A man has been charged with blackmail in relation to a number of "harrowing" threats made to Department of Conservation (DOC) staff over the use of 1080.
Police arrested a 65-year-old New Plymouth man and charged him with four counts of blackmail after he sent four threatening letters to DOC staff.
The letters were sent between 25 September 2017 and yesterday.
DOC director general Lou Sanson said the case has been harrowing, and welcomed the man's arrest.
"I want to thank police and DOC staff who have worked tirelessly on this case," Mr Sanson said.
"It is completely unacceptable for anyone to threaten or intimidate DOC staff. This case demonstrates that action will be taken when any criminal offending occurs."
Mr Sanson said there had been a significant increase in threats and abuse against DOC staff, both in person and online.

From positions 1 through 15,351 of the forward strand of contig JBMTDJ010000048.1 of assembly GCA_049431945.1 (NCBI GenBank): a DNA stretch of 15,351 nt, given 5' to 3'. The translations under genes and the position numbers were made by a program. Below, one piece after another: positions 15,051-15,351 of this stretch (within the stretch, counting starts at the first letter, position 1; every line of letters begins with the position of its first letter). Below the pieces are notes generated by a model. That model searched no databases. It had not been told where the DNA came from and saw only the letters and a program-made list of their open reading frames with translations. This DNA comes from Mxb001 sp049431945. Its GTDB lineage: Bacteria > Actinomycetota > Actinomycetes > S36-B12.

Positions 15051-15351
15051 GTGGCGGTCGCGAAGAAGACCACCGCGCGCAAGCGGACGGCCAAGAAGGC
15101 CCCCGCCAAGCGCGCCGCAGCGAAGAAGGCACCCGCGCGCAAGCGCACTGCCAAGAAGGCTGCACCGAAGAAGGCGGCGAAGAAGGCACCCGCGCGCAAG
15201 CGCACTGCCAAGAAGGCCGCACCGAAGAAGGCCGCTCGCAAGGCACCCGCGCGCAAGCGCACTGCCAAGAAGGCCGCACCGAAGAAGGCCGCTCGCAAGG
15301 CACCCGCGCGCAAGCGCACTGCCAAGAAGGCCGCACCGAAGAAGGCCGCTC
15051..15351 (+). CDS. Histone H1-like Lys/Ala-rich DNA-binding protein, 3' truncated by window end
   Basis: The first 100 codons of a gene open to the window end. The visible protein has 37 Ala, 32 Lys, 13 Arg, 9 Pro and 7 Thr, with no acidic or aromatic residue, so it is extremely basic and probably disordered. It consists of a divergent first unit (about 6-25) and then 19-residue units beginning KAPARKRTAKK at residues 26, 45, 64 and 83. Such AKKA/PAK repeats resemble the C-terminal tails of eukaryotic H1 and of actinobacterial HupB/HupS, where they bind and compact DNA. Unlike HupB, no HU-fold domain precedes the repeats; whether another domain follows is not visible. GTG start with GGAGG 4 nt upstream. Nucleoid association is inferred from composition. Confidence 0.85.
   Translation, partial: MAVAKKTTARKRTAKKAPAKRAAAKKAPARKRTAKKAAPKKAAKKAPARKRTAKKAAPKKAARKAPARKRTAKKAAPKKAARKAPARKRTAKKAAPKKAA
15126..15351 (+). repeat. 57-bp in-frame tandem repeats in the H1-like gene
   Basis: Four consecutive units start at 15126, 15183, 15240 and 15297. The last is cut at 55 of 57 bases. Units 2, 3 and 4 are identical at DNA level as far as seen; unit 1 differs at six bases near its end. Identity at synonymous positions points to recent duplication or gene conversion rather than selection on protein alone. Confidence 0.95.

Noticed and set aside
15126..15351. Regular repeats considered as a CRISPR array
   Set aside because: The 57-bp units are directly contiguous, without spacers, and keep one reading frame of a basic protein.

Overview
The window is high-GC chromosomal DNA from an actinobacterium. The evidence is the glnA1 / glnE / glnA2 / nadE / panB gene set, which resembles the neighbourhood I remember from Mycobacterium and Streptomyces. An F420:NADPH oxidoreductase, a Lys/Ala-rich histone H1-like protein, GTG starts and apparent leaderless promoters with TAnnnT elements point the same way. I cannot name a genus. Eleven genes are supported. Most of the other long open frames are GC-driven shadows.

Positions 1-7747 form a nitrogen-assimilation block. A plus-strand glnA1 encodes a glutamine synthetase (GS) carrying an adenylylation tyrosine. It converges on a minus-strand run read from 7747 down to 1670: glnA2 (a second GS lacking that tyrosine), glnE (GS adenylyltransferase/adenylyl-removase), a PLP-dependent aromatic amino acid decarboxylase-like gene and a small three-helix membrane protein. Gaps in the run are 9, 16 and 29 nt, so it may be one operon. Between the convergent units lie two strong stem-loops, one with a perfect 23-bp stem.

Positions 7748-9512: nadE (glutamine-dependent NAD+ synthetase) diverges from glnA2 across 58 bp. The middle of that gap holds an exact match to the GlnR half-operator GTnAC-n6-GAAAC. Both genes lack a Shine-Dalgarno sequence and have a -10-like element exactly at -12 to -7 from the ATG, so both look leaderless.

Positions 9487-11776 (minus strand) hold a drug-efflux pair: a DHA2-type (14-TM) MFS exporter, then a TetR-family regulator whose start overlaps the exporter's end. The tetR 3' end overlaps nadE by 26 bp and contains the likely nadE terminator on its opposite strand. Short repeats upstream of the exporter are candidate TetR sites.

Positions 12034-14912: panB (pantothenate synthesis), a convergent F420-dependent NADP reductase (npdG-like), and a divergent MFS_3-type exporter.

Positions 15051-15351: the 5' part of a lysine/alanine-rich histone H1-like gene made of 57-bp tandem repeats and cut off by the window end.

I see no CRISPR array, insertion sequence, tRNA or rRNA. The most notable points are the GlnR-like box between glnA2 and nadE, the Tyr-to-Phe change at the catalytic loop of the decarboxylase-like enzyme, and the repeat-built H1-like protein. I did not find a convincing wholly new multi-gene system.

Most of the abuse was about the use of 1080, a poison which rids conservation land of rats, stoats and possums.
"1080 is the best tool for the job in large, rugged or remote areas and if we don't use it forests will continue to be devastated by pests and we could lose our precious birds such as kiwi, mōhua, and kōkako ," Mr Sanson said.
"Where we are using 1080 to target predators, our native species have started to recover.
"DOC staff need to be able to get on with their job of protecting conservation areas without fear of being harmed or harassed."
That was a message echoed by Detective Inspector Ross McKay.
"While we understand the strength of feeling by some in our community about the use of 1080, it is never acceptable for this to be expressed in the form of threats to individuals," Mr McKay said.
"DOC staff should be able to go about their lawful business without the fear of threats and intimidation. We take very seriously any threats of this nature.
"While I am unable to go into details of our investigation at this stage as matters are now before the court, I can say that it has been tenacious and extensive."
The man will appear in New Plymouth District Court tomorrow.